As such, we recommend employers listen to, and do not ignore or take lightly, allegations of sexual harassment or misconduct. Employers should ensure they have sexual harassment policies in place with clear details of what constitutes sexual harassment and details of the process for reporting it safely and anonymously. This should be coupled with training to ensure all staff understand what constitutes unacceptable behaviour in the workplace. Employers must do all they can to ensure employees are kept safe and must enable employees to speak up on the issue without fear of retaliation.

Harassment allegations: the catalyst for Google staff walkout

UK gender pension gap at almost 40 per cent

Many inches have been written on the UK's gender pay gap in the past year, including on this blog. However, little attention has been given to the gender pension gap. New analysis from the trade union Prospect on UK household incomes suggests the gap between men's and women's pension income is almost 40 per cent (or around £7,000). To give some context, that is more than twice the current gender pay gap, which according to the latest Office for National Statistics figures is now 17.9 per cent for all employees.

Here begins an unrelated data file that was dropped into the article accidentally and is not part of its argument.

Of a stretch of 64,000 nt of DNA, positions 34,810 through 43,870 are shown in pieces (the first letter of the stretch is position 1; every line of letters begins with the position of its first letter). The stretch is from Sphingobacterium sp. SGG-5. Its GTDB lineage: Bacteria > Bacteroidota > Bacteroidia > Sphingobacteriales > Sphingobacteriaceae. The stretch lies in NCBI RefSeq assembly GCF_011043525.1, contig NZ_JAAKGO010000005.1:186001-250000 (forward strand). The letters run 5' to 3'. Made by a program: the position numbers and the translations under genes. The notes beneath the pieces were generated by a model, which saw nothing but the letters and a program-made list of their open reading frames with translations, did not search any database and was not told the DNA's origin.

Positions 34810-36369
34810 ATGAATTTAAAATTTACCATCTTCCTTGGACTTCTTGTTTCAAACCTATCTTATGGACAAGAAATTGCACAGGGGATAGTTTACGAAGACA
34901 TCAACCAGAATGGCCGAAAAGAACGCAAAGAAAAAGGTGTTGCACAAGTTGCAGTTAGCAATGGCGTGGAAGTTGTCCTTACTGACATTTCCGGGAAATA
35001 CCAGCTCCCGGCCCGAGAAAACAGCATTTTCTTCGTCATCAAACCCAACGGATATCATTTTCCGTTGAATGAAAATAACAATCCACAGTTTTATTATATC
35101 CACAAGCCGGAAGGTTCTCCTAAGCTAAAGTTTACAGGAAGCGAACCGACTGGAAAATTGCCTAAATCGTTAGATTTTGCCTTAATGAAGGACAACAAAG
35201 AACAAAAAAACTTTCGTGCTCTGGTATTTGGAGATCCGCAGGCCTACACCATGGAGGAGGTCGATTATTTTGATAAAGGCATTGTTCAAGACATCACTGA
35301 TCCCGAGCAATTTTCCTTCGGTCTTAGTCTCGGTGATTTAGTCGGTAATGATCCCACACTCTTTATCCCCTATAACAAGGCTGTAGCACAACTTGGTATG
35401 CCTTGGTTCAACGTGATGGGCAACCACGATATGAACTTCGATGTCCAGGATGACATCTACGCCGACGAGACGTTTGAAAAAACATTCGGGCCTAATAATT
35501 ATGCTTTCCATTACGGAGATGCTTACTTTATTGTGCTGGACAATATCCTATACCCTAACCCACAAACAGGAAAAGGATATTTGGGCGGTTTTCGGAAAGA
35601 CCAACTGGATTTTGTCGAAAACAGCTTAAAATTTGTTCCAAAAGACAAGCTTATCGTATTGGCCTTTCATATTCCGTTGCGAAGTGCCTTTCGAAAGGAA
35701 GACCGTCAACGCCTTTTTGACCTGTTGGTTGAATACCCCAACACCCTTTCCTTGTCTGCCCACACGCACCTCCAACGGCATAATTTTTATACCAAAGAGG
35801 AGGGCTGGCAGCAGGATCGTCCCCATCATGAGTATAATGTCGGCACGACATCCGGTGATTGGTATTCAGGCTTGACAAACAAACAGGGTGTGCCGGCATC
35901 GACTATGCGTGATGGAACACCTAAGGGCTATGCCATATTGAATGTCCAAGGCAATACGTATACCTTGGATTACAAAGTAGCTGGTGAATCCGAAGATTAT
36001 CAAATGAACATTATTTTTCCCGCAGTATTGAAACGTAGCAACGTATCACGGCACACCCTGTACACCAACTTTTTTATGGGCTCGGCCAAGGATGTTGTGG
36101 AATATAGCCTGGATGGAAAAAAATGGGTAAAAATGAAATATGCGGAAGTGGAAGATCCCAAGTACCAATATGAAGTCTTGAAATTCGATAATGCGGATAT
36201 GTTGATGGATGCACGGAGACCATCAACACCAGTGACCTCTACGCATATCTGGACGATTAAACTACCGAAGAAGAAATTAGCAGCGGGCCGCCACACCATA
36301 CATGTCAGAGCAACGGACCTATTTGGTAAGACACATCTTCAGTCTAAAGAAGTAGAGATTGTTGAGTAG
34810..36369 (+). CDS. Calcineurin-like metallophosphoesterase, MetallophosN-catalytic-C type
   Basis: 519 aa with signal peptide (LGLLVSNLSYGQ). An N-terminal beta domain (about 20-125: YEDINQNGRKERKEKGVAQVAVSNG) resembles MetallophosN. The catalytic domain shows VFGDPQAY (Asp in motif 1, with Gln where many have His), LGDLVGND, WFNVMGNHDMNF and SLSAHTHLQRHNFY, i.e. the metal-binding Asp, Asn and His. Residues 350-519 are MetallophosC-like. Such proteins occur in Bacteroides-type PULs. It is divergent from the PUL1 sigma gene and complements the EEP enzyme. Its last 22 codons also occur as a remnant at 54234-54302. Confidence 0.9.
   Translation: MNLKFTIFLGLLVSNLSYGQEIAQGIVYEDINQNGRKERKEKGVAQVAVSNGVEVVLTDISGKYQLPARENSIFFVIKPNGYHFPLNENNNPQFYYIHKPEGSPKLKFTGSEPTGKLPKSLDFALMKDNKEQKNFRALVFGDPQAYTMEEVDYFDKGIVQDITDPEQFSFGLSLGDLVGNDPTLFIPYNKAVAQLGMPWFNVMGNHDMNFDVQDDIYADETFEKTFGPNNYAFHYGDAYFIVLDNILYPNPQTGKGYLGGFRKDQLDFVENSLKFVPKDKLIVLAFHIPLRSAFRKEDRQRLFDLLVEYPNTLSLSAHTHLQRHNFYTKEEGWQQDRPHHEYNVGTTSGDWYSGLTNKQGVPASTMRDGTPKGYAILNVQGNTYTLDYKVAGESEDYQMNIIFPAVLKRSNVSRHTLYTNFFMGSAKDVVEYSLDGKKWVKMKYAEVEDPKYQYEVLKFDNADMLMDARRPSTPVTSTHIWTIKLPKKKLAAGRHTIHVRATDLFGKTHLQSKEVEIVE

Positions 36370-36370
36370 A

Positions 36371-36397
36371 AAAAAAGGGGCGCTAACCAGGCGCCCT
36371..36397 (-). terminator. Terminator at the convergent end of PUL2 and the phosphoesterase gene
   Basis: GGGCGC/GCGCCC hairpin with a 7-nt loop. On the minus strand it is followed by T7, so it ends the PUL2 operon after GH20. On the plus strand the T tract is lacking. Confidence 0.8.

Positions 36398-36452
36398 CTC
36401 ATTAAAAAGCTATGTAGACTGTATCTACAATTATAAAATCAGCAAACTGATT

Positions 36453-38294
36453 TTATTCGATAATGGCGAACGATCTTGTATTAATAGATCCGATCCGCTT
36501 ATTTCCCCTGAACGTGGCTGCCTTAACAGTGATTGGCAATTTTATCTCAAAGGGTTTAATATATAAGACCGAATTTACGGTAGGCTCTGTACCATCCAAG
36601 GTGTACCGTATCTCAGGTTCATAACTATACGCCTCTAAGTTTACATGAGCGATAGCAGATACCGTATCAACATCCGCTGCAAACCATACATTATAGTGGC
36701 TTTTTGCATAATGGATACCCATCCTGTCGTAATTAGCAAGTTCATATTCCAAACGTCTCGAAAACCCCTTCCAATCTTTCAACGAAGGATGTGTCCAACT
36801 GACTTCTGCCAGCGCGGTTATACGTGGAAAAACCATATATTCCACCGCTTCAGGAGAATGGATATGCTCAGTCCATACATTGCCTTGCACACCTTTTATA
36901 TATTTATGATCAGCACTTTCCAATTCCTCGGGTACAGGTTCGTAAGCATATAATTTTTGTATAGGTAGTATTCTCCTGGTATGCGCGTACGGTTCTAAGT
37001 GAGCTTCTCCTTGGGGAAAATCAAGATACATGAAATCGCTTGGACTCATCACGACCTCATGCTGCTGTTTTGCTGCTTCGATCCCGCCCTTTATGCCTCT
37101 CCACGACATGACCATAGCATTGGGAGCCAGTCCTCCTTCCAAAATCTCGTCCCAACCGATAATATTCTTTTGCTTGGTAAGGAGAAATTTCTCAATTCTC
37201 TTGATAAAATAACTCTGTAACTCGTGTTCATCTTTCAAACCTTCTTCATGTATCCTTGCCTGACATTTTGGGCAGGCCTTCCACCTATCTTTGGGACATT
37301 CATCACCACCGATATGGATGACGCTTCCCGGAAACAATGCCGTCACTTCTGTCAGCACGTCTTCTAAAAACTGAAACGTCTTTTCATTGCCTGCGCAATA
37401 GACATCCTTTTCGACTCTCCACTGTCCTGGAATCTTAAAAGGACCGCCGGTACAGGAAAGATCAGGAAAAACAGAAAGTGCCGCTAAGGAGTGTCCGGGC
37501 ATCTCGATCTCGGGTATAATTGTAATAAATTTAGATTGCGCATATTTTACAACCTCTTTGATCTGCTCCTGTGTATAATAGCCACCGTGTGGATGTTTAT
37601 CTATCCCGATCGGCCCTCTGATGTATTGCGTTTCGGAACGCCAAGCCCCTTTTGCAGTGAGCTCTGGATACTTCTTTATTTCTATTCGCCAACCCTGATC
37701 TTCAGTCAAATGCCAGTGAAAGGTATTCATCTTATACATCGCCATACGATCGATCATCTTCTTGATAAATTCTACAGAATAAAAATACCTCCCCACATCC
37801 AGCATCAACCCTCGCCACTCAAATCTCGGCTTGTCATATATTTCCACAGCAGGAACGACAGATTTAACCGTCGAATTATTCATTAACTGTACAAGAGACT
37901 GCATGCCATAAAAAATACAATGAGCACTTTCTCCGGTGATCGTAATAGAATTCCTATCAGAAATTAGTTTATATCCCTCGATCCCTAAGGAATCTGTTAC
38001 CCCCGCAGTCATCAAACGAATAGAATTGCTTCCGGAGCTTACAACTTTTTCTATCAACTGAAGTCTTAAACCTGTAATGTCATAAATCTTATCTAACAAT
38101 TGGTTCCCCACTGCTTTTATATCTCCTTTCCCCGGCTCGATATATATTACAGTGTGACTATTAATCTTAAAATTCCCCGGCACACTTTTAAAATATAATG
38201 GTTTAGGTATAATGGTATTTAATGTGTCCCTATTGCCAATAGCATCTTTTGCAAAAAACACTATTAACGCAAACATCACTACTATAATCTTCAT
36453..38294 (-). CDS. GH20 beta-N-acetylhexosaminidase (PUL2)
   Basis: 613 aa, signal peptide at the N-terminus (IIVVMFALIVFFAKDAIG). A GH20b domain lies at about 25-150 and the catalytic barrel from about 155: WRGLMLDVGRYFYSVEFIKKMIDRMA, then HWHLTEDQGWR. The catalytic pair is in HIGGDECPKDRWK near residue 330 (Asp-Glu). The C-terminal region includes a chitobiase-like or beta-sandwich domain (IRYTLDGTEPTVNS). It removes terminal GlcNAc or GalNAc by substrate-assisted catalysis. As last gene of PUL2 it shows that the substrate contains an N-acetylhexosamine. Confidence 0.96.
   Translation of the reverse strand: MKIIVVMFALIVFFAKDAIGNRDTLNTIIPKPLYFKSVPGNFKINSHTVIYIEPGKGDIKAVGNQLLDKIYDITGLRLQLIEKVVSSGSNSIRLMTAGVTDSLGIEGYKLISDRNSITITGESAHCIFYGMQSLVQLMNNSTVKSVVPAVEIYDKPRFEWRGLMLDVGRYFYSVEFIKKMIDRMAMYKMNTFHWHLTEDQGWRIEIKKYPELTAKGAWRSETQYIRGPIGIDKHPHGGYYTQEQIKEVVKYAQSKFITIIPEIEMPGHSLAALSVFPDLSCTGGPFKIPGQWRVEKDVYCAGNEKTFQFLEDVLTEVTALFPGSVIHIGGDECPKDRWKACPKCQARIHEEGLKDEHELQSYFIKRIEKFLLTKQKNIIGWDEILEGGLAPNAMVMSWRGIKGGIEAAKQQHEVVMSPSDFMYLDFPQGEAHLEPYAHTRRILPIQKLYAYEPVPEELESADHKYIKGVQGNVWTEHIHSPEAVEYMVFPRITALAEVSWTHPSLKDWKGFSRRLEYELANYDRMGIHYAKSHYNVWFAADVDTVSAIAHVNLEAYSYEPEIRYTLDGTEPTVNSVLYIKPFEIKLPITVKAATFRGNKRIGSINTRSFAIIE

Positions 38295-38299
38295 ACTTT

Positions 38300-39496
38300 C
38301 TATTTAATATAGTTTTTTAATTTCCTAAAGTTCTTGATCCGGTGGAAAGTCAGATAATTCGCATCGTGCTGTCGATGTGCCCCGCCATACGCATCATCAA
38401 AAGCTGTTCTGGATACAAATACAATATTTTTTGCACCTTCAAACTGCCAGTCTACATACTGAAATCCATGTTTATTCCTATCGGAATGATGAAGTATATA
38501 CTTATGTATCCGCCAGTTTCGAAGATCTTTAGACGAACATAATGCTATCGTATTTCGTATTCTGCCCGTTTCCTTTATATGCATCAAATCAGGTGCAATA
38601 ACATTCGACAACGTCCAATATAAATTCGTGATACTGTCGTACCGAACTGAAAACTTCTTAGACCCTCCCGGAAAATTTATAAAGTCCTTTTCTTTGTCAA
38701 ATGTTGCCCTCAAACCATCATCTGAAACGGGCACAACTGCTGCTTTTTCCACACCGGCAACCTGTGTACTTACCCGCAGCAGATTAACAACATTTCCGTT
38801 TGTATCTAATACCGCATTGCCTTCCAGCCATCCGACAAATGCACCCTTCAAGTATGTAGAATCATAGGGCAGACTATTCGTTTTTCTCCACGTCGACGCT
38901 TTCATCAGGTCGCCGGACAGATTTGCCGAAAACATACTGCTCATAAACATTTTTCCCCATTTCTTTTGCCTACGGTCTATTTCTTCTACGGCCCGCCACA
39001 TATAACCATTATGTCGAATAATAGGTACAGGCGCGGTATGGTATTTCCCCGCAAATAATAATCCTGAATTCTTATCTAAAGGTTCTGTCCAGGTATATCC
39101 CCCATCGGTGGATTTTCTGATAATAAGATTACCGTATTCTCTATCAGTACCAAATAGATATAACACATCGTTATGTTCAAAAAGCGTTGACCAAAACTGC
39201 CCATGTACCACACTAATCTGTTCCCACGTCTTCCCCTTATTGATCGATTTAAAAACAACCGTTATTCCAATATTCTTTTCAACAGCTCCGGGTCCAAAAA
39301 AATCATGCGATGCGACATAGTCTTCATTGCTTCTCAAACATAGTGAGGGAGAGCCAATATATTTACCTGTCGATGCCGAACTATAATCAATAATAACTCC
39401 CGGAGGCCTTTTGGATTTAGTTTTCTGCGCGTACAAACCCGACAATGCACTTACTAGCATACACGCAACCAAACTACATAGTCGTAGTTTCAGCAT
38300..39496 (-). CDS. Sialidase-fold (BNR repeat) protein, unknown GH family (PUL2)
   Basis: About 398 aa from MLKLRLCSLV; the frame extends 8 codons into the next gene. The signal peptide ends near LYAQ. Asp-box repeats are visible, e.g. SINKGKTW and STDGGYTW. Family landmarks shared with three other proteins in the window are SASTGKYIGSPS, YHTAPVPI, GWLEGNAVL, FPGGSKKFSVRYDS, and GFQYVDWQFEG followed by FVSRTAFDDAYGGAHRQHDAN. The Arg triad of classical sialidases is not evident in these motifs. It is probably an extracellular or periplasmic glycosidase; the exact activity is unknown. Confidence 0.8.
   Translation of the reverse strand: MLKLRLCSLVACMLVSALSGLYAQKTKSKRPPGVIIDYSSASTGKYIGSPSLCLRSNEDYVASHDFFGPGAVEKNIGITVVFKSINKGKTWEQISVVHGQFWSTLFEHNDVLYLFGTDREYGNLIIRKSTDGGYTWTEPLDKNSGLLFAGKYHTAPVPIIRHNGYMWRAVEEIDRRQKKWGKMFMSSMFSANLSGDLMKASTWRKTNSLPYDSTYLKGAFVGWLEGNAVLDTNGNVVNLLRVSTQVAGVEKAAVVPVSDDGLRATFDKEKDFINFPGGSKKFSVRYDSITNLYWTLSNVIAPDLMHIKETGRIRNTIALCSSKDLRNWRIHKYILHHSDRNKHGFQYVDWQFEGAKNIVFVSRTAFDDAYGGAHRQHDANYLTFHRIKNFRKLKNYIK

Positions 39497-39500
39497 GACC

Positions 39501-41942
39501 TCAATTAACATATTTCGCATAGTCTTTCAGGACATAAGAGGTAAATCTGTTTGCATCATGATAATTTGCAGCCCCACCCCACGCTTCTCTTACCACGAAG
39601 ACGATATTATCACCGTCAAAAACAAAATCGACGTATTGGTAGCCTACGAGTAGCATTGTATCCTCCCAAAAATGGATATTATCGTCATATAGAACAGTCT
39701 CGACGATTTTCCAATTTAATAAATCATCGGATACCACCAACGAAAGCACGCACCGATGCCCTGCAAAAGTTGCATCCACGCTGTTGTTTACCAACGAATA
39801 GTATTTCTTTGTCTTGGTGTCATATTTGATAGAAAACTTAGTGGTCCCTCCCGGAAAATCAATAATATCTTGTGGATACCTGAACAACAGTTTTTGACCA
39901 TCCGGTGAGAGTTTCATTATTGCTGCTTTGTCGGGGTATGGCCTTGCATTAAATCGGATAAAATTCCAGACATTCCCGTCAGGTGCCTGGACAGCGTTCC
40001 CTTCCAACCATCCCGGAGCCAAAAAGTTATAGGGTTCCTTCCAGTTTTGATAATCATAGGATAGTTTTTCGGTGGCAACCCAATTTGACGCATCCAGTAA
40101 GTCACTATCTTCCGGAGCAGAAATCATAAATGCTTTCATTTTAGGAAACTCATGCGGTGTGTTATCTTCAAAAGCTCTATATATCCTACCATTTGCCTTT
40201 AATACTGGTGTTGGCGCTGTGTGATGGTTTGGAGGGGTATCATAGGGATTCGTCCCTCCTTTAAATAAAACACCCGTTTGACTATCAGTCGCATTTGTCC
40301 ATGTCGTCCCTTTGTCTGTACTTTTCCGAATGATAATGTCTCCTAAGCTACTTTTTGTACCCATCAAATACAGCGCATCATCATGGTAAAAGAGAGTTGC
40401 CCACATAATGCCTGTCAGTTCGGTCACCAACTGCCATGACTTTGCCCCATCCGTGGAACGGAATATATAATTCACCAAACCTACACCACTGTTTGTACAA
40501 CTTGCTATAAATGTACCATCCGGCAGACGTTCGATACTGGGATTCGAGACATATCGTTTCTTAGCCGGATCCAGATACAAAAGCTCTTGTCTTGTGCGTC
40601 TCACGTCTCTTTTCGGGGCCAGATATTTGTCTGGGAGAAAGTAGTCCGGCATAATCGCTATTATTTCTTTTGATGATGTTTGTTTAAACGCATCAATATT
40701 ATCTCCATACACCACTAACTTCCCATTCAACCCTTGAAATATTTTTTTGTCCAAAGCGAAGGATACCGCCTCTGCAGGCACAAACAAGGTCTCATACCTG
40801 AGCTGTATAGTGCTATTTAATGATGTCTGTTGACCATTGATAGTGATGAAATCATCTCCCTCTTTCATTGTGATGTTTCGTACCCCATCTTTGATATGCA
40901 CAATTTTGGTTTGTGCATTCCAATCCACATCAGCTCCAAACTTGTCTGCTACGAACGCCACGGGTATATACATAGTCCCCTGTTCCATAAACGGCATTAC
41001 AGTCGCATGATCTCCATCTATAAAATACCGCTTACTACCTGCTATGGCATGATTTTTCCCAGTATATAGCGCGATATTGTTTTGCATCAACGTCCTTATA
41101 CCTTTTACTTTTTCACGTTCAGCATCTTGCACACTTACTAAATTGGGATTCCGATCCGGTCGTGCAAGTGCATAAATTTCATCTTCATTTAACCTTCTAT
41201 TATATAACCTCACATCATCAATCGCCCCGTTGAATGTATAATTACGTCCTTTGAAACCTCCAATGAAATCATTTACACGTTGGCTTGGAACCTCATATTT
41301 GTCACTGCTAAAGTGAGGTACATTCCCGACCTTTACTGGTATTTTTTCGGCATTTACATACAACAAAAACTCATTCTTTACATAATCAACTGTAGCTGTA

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UK gender pension gap at almost 40 per cent

Immigration Health Surcharge increase – one month to go

On 11 October 2018, the House of Commons introduced the Immigration (Health Charge) (Amendment) Order 2018, which seeks to double the Immigration Health Surcharge (IHS) from £200 per visa applicant, per year of visa validity, to £400 per visa applicant, per year of visa validity. The increase is set to come into effect in December 2018, subject to Parliamentary approval. This is particularly relevant to employers who provide Tier 2 sponsorship to non-EEA nationals. To minimise the impact of the IHS increase, employers should review their pipeline of new applications and in-country extensions and consider applying before the increase takes effect.